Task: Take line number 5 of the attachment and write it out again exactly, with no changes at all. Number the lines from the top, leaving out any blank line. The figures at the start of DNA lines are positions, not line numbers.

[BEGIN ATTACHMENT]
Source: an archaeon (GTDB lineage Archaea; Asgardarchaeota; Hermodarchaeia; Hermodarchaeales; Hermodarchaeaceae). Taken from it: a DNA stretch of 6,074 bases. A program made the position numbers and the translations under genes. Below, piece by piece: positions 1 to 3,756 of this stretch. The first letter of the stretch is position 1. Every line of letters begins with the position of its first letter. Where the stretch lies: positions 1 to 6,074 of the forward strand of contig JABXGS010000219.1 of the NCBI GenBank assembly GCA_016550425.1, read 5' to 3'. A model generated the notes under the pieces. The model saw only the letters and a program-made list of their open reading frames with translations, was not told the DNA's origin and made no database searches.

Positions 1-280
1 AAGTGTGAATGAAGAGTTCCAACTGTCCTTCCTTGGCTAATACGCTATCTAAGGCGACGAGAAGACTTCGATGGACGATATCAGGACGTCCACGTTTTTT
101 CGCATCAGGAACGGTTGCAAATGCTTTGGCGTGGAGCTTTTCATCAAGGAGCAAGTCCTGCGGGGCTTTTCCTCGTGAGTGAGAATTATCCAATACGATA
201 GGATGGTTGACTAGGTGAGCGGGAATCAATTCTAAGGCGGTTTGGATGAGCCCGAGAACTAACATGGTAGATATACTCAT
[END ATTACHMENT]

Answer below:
201 GGATGGTTGACTAGGTGAGCGGGAATCAATTCTAAGGCGGTTTGGATGAGCCCGAGAACTAACATGGTAGATATACTCAT